The Future of Ruins:
Reclaiming Abandonment and Toxicity on Hashima Island

 

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Recuperating the Monstrous:
Matter and Entropy on Hashima Island, in the edited volume Monstrous Geographies, Inter-Disciplinary press, Oxford.

How can we respond to sites that are ‘ruined’ and made ‘toxic’ by layers of trauma, psychic, social and environmental? How can we reclaim their hospitality – that is, their potential as sites for living with and alongside the ‘other’ – whilst at the same time welcome their monstrousness? How can we encounter and engage with the logic of matter transmogrification and entropy manifest at such sites, such that these become habitable? In this chapter, we address these questions via reference to some of our work on Hashima Island, Japan. Bought by the Mitsubishi company in 1890, and mined for coal, Hashima played a vital role in creating Japan’s industrial and political revolutions in the twentieth century. By 1907, the small rock reef had doubled in size; this extension, formed from slag waste, was levelled, ready for the construction of dormitories for miners. Within this 1.2 square mile area, by 1950, people lived in and amongst concrete tower blocks, a school (with gymnasium and playground), a hospital, cinema, shops, public baths, shafts, stairways, parks, tunnels, staircases, a police station, a promenade, a swimming pool and an encircling sea wall. This wall, Brian Burke-Gaffney writes, ‘gave the island the appearance of a battleship riding the waves. The resemblance was so uncanny that a local newspaper reporter dubbed it Battleship Island…’, or Gunkanjima (軍艦島).

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An extract from Carl Lavery's essay 'Came Dancing Cross the Water: The Ecology of the Image' in Return to Battleship Island. The essay was part of an invited panel at the Central School of Speech and Drama on 1 Nov 2013 as part of the 'New Perspectives on Ecology and Performance' Symposium.

In Hassall’s film, there are pictures of wave following wave. The images seem to twist and turn, to flux and reflux. The eye can’t find a fixed spot. The waves appear to come at you; they make you dizzy, all that turbulence, all that movement; like you are assailed by what Michel Serres might call  ‘noise’, and which he associates with nauticus, navy, the sea. In the chapter on painting, in his beautiful book Genesis, Serres discusses a painting La Belle Noiseuse in terms of the sea god, Proteus, the god, he says, ‘of background noise’, ‘chaos’, ‘the cloud’, the god ‘who refuses to answer question even though he knows all the answers’, the god of ‘sensation’, the murmuring god full of images’. In the presence of Proteus, painting is perturbed and perturbing, musicalised, deprived of an object. What we are left with instead is the invisible movement of the world made sonorous, the sound of the background, of the thisness, the haeccity of the world itself.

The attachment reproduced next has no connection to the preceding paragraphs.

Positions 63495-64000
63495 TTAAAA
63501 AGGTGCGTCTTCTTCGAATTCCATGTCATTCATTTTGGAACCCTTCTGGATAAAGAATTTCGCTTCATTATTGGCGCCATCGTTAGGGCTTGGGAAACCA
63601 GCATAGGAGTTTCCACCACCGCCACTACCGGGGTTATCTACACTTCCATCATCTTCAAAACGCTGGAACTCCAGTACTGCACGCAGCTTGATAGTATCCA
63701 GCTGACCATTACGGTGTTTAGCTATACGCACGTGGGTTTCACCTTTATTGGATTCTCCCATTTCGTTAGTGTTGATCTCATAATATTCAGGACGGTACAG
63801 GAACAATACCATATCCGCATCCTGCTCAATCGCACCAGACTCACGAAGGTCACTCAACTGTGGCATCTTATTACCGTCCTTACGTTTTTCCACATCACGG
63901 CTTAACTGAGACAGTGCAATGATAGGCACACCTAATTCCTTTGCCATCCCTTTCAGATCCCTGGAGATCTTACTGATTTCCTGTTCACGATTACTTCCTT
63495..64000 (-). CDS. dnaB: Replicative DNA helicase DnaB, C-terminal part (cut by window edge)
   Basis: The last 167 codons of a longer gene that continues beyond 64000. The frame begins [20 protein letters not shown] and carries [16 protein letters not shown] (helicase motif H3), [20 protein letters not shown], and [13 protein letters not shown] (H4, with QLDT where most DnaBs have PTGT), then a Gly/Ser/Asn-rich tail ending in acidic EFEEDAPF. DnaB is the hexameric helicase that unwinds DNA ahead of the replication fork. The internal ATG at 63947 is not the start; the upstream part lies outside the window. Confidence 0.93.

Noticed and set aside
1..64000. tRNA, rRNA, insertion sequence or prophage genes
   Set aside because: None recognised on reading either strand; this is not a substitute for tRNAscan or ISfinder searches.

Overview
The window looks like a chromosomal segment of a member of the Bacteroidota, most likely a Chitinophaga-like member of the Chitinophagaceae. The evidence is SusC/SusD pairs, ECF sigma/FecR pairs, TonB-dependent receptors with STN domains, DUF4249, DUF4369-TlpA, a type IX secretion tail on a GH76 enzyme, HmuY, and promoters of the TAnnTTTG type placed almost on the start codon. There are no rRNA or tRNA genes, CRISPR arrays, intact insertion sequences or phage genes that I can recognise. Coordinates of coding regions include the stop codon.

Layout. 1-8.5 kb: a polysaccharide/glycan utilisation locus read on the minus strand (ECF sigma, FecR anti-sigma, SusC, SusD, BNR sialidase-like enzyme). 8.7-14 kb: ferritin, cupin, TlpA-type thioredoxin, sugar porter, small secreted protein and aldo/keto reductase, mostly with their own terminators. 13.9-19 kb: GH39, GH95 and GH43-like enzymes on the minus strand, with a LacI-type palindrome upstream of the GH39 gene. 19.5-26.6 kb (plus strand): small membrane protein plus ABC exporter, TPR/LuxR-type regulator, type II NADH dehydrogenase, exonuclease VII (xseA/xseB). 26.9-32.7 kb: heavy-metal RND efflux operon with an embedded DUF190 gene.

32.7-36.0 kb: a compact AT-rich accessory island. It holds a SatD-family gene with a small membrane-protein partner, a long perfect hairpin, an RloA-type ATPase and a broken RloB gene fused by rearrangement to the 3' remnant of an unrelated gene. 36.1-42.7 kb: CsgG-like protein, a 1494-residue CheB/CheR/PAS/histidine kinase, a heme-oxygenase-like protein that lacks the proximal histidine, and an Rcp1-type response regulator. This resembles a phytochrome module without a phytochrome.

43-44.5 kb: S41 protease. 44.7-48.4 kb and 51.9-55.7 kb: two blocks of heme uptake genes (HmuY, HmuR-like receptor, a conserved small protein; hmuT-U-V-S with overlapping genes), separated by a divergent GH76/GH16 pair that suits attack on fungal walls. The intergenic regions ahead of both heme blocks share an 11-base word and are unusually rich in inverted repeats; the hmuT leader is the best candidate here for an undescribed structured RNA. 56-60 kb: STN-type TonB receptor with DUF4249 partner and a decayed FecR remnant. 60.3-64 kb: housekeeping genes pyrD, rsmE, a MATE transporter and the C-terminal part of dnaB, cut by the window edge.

This is how I responded to Hassall’s film, as a work that does not represent the sea as iconography, but instead makes you, the viewer, feel sea sick, an ichnography. As I watch the film, as I have done on many occasions now, I tend not to watch it with my eyes, but with my abdomen. I breath with it, taking it in through my body, through my skin, throught my mouth and thorax. Infected by airborne molecules, by an inhalation. Hassall is not interested in representing the image of Hashima, in giving us the object stage managed like Ezra Pound or Stendhal, as something hard, distinct and crysalline. On the contrary, what Hassall has tried – and I think – succeeded in giving us is the atmosphere, the indistinctness, the haze, that surrounds Hashima, and that blinds our eyes, as if in a fog, as we approach it. In this elemental fog, this molecular haze, Hashima is part of everything else, envelopped in a streaming, composite world, no longer a place or site in its own right, as something singular and separate